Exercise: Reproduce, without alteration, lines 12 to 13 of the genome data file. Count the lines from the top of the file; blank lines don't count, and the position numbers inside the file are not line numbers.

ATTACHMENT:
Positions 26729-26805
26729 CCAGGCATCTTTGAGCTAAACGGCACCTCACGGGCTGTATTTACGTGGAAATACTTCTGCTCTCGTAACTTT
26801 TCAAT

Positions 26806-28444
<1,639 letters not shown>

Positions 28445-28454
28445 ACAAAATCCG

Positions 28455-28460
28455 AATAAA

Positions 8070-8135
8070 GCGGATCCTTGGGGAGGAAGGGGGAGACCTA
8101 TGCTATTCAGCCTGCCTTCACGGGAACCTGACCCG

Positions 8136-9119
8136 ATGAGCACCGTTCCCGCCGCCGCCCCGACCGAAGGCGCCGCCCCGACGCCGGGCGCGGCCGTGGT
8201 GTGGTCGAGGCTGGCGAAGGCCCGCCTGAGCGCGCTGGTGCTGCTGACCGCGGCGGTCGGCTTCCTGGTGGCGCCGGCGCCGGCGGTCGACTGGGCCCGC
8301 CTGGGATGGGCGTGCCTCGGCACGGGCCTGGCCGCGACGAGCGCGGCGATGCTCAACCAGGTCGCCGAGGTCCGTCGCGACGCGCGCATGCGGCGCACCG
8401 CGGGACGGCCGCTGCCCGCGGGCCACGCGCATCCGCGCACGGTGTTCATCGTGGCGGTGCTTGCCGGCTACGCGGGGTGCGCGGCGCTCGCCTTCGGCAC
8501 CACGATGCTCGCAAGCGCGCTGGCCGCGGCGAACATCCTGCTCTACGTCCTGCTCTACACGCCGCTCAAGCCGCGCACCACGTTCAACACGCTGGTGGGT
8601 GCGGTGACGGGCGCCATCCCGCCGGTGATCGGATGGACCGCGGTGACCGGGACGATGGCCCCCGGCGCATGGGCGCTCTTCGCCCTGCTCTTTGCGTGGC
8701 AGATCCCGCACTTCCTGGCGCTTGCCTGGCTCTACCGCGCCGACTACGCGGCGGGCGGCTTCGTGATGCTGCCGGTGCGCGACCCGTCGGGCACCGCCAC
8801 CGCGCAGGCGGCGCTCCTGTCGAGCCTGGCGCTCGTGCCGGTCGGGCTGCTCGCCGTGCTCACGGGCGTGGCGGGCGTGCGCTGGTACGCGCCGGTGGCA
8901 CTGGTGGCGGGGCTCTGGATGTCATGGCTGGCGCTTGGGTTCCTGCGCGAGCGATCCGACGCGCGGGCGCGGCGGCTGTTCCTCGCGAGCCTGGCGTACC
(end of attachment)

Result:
8101 TGCTATTCAGCCTGCCTTCACGGGAACCTGACCCG

Positions 8136-9119